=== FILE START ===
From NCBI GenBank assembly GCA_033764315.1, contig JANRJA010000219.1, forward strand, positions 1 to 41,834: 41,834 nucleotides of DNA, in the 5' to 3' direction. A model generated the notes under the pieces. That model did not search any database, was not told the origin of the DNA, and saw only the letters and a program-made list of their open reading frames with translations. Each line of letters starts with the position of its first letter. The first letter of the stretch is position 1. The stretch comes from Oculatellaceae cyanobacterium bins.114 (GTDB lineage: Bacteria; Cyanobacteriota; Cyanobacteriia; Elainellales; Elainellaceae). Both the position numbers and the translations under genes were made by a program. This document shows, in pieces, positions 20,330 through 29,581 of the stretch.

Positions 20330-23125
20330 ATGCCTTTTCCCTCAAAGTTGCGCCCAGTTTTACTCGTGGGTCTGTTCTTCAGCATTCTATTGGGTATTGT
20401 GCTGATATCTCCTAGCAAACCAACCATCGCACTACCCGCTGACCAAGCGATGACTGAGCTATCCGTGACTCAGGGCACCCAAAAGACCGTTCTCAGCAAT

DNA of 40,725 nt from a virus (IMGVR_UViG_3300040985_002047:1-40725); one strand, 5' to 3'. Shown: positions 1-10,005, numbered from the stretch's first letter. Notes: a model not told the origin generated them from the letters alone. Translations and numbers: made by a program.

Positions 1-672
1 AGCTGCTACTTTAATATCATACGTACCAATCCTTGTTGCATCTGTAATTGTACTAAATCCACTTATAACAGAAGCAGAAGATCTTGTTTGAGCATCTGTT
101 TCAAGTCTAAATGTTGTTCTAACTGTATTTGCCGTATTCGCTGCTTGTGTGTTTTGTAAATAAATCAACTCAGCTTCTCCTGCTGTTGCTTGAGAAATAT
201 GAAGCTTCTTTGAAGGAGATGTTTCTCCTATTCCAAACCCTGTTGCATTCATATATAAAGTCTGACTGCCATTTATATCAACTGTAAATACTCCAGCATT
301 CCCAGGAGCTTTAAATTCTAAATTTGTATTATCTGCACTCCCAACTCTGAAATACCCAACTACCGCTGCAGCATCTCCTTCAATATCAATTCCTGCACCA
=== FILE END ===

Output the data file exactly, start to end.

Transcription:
From NCBI GenBank assembly GCA_033764315.1, contig JANRJA010000219.1, forward strand, positions 1 to 41,834: 41,834 nucleotides of DNA, in the 5' to 3' direction. A model generated the notes under the pieces. That model did not search any database, was not told the origin of the DNA, and saw only the letters and a program-made list of their open reading frames with translations. Each line of letters starts with the position of its first letter. The first letter of the stretch is position 1. The stretch comes from Oculatellaceae cyanobacterium bins.114 (GTDB lineage: Bacteria; Cyanobacteriota; Cyanobacteriia; Elainellales; Elainellaceae). Both the position numbers and the translations under genes were made by a program. This document shows, in pieces, positions 20,330 through 29,581 of the stretch.

Positions 20330-23125
20330 ATGCCTTTTCCCTCAAAGTTGCGCCCAGTTTTACTCGTGGGTCTGTTCTTCAGCATTCTATTGGGTATTGT
20401 GCTGATATCTCCTAGCAAACCAACCATCGCACTACCCGCTGACCAAGCGATGACTGAGCTATCCGTGACTCAGGGCACCCAAAAGACCGTTCTCAGCAAT

DNA of 40,725 nt from a virus (IMGVR_UViG_3300040985_002047:1-40725); one strand, 5' to 3'. Shown: positions 1-10,005, numbered from the stretch's first letter. Notes: a model not told the origin generated them from the letters alone. Translations and numbers: made by a program.

Positions 1-672
1 AGCTGCTACTTTAATATCATACGTACCAATCCTTGTTGCATCTGTAATTGTACTAAATCCACTTATAACAGAAGCAGAAGATCTTGTTTGAGCATCTGTT
101 TCAAGTCTAAATGTTGTTCTAACTGTATTTGCCGTATTCGCTGCTTGTGTGTTTTGTAAATAAATCAACTCAGCTTCTCCTGCTGTTGCTTGAGAAATAT
201 GAAGCTTCTTTGAAGGAGATGTTTCTCCTATTCCAAACCCTGTTGCATTCATATATAAAGTCTGACTGCCATTTATATCAACTGTAAATACTCCAGCATT
301 CCCAGGAGCTTTAAATTCTAAATTTGTATTATCTGCACTCCCAACTCTGAAATACCCAACTACCGCTGCAGCATCTCCTTCAATATCAATTCCTGCACCA